Things with Feathers: Hunting for rabbits

Rebekah Tuchscherer

Early this spring, I started a rabbit hunt.

It didn’t look much like the kind you see in movies. It was still a game of “wait and see,” but there were no leafy bushes to hide in, no camouflaged vests and no rifles.

Instead, it was a weekly hunt through the webpages of my local humane society, waiting for the just the right bunny to show up that would be in need of a good home.

That’s when I found TJ.

TJ’s a one-year-old Dutch rabbit. He has black fur with a bit of white on his face and a big white band in the middle of his torso - kind of like a hampshire pig. He’s always down for cheek rubs, and can typically be found snoozing under a chair when not chomping on some Timothy hay or romaine lettuce. A big fan of funk music, he’ll cuddle up underneath the vinyl record player when it’s on, but will head for a hiding spot if the beat gets a little too sick.

While TJ stayed in an enclosed area of the dining room when I first adopted him, he’s since learned to use his litter box and now freely roams the house. I’ll often hear him hopping up the stairs to where I work, and, upon opening my bedroom door, he’ll circle my legs until I scratch his head for awhile.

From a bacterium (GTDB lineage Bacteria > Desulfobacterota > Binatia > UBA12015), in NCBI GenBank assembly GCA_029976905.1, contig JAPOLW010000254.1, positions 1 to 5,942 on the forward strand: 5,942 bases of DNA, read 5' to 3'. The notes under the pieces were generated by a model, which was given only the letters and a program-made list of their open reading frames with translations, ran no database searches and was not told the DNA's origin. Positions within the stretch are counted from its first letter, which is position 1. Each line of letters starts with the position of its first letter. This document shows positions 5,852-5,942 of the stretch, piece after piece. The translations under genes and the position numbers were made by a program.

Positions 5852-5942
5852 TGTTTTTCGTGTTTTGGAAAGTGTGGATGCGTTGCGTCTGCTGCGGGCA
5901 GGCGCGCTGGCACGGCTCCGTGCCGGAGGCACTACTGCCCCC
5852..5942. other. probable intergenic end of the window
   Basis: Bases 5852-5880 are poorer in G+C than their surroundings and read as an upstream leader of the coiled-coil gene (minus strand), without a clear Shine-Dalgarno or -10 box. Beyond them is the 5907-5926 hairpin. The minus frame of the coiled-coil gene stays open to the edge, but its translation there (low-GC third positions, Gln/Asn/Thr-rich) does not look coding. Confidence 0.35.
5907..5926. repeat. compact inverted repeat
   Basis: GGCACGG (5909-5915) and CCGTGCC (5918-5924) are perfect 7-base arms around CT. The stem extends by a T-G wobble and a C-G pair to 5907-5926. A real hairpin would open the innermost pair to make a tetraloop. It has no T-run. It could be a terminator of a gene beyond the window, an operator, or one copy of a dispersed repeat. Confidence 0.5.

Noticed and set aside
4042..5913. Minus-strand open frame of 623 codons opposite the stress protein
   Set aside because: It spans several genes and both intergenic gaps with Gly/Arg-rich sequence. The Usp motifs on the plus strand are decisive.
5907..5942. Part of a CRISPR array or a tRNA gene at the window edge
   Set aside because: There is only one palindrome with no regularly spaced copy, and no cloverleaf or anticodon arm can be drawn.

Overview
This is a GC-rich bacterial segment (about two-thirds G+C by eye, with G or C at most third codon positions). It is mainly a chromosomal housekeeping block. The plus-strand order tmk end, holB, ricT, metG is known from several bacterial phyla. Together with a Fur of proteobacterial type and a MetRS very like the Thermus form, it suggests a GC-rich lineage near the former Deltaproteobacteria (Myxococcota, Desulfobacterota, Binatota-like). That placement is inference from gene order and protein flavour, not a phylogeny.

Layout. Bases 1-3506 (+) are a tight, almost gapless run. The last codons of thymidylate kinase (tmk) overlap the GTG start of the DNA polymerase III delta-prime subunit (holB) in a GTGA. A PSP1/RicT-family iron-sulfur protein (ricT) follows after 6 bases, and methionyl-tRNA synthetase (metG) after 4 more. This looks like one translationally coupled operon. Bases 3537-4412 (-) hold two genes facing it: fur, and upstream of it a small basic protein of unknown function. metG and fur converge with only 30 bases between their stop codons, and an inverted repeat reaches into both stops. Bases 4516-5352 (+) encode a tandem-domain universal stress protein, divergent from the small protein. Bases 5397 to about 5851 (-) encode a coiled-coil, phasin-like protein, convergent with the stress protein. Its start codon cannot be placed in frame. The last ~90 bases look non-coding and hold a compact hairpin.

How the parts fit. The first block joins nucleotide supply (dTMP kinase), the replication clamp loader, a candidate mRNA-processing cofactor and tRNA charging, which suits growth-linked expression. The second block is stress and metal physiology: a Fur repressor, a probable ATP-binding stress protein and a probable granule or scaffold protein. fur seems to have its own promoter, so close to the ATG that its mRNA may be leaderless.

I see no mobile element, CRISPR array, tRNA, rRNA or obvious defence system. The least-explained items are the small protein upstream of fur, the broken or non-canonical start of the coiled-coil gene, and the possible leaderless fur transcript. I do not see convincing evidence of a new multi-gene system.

In reality, that “rabbit hunt” probably didn’t have to be six months. There are rabbits almost always ready to be adopted, anywhere you go. But, as a recent college graduate, I had to make sure that my home, living situation and pocketbook were also ready to adopt TJ.

Housepets, especially in times of change, quarantine or general uncertainty, can make for good friends. They’re mostly reliable, cute, cuddly and always willing to be good company (at least in exchange for a few lettuce leaves).

TJ, a one-year-old Dutch rabbit, likes to eat blueberries and sleep under living room chairs.